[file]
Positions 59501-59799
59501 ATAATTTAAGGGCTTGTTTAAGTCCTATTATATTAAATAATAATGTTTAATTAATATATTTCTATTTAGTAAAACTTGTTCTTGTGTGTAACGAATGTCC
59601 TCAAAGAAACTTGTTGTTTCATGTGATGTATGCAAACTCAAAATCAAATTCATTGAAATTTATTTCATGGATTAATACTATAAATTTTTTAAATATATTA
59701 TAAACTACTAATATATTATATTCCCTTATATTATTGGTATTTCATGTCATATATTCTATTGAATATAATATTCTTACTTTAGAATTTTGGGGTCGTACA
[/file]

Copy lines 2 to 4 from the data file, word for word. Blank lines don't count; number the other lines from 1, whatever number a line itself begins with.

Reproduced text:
59501 ATAATTTAAGGGCTTGTTTAAGTCCTATTATATTAAATAATAATGTTTAATTAATATATTTCTATTTAGTAAAACTTGTTCTTGTGTGTAACGAATGTCC
59601 TCAAAGAAACTTGTTGTTTCATGTGATGTATGCAAACTCAAAATCAAATTCATTGAAATTTATTTCATGGATTAATACTATAAATTTTTTAAATATATTA
59701 TAAACTACTAATATATTATATTCCCTTATATTATTGGTATTTCATGTCATATATTCTATTGAATATAATATTCTTACTTTAGAATTTTGGGGTCGTACA